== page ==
The Beaches: Part Four

Stephen felt, as he had done before at moments of extreme tension, a dislocation in his sense of time. It seemed to stutter, then freeze.

Sebastian Faulks, Birdsong

The mind truly is a fascinating bit of machinery – I’m sure I’ve mentioned that before.

When the mind is at peace, bathing in a sense of calm, moments somehow fly by and before we know it, the peace is gone and we have encountered a new problem to solve or responsibility to take care of.

I know this from the little meditation I have done in my life. When I am truly able to calm my mind and focus on my breath, 5-10-15 minutes go by in a snap and suddenly the meditation is over and it’s time to get going on my To-Do list again.

And yet, in moments of stress or tension, time seems to slow down or even freeze completely. It’s almost as if our mind wants us to savour every single second of intense anguish so as to ensure that we keep ourselves as far away as possible from similar situations in the future.

Wouldn’t it make more sense for the opposite to be true? For happiness and peace to drag on forever while sadness and strife are over in the blink of an eye?

If you know a trick to make the mind’s mechanics flip like this, please let me know. Because in today’s blog, I’m going to talk about a painful experience which seemed to last for ages. An experience which cemented my firm belief that all life is immensely precious – a belief I hold sacred especially in today’s day and age with the Covid-19 pandemic still ravaging the world and mass graves of Indigenous children being found throughout the country.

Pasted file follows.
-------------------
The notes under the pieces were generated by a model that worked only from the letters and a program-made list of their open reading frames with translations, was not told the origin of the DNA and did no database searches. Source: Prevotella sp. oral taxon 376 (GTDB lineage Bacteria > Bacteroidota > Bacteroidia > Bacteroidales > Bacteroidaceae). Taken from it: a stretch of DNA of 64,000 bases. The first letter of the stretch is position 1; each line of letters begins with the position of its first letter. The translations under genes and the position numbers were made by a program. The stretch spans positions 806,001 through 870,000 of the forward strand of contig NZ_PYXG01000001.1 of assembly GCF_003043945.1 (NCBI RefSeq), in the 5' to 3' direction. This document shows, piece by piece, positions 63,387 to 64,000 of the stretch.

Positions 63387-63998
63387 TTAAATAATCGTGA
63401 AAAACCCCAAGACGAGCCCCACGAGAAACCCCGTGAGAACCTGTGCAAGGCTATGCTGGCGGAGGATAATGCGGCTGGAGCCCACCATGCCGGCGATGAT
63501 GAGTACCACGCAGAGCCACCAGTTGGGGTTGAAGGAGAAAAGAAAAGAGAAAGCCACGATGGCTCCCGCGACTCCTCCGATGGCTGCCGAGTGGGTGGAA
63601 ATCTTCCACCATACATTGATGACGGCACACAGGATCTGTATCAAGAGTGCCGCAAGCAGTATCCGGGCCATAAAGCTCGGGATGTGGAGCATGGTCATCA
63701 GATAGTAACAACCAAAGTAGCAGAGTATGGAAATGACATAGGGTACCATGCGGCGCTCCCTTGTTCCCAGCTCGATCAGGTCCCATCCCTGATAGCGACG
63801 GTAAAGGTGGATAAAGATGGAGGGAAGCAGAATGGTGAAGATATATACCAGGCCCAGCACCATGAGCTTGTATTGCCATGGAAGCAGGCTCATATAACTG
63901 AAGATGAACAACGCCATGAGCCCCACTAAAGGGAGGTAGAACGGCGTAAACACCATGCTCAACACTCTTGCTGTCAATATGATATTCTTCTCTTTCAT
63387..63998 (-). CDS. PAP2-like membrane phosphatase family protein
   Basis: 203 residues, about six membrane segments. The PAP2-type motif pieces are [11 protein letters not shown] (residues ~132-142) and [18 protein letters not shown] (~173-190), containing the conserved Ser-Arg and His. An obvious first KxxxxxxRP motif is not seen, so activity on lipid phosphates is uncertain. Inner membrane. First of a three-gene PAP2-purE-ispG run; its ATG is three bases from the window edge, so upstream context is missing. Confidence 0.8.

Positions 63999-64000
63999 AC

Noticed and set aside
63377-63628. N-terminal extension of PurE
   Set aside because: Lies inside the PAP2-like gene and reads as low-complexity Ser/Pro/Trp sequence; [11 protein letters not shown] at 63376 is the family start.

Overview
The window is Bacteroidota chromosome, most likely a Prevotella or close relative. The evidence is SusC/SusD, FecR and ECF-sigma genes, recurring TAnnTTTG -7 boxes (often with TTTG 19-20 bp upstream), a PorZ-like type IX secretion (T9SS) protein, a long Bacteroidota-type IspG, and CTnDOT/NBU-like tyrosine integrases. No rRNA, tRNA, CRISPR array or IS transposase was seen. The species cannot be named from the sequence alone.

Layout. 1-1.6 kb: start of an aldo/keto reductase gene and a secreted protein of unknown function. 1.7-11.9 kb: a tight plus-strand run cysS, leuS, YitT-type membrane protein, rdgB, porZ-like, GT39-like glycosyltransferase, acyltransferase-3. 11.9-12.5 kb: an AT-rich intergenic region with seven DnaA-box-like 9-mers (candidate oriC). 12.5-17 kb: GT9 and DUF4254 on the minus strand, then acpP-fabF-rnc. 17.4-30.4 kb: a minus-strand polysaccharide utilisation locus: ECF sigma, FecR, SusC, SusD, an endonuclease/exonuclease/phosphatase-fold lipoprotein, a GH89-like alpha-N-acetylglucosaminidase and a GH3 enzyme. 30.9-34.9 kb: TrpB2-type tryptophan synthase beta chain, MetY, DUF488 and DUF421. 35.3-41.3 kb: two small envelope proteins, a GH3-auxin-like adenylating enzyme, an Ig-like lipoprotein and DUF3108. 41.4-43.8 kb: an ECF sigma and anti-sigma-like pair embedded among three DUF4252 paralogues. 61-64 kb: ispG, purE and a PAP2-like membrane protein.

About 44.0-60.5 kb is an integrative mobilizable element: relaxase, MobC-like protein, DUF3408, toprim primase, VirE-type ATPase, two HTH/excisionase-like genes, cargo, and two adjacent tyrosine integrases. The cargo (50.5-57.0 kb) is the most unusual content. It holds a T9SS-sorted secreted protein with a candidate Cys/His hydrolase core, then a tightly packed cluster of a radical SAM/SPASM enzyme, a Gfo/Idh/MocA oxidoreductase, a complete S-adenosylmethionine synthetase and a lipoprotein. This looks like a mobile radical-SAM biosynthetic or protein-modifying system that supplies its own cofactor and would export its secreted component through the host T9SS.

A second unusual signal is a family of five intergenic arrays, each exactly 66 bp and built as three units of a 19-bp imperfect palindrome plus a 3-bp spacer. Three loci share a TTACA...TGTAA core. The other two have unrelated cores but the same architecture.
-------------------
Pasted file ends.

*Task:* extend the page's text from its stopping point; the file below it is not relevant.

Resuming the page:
But, I digress….

Once I had spent enough time on Juno beach itself, crying for all those lives lost so many years before I was born, I finally rejoined Dad and we made our way into the Juno beach centre, which houses the permanent museum about the DDay landings and the Canadian experience of World War Two in general.

I don’t know if you have had the chance to see it, but it really is something. The angular steel-like building juts out of the landscape sharply, making its presence known while suggesting the harsh, unnatural nature of what happened there that day. Apparently from above it mimics the shape of the maple leaf but I can’t confirm that first hand (do I need to buy a drone for my travels? Hmmmm).

Unfortunately I don’t have a view from above (or even straight on) but this lovely image captures the place nicely (Photo: Daniel Evans on flickr, CC BY 2.0)

We paid our way inside and then headed into the exhibit’s intro.

They start you off in a tight, slanted room, dark and cold, where they play a video that puts you right back on June 6th, 1944 in one of the boats riding through the waves on the way to land at Juno. All around, they somehow create an atmosphere where you can feel the crushing closeness of your fellow soldiers, complete with the sounds of them calming each other down, asking for a cigarette, questioning what they’re heading into. It ends with the boat hitting the shore and you’re allowed to “leave the boat” and enter the exhibition space.

It was dark, so Dad and I couldn’t see each other, but I could tell it upset him by how he tensed up. I myself was shocked into silence and I hastily wiped the tears off my face as the doors on the other end opened. If their plan was to deliver a precise emotional punch to the gut to ensure you’re in the right mindset to take in all the information inside the museum proper: mission accomplished. I was breathless.

This was exactly the image I pictured in that opening room. My pulse raced. I was terrified. (Photo: Public Domain)

The rest of the exhibition was a little easier to handle – lots of panels filled with loads of information. Enough to allow me to put a bit of distance between myself and the events being described so that I could learn something instead of blubbering inconsolably throughout the tour.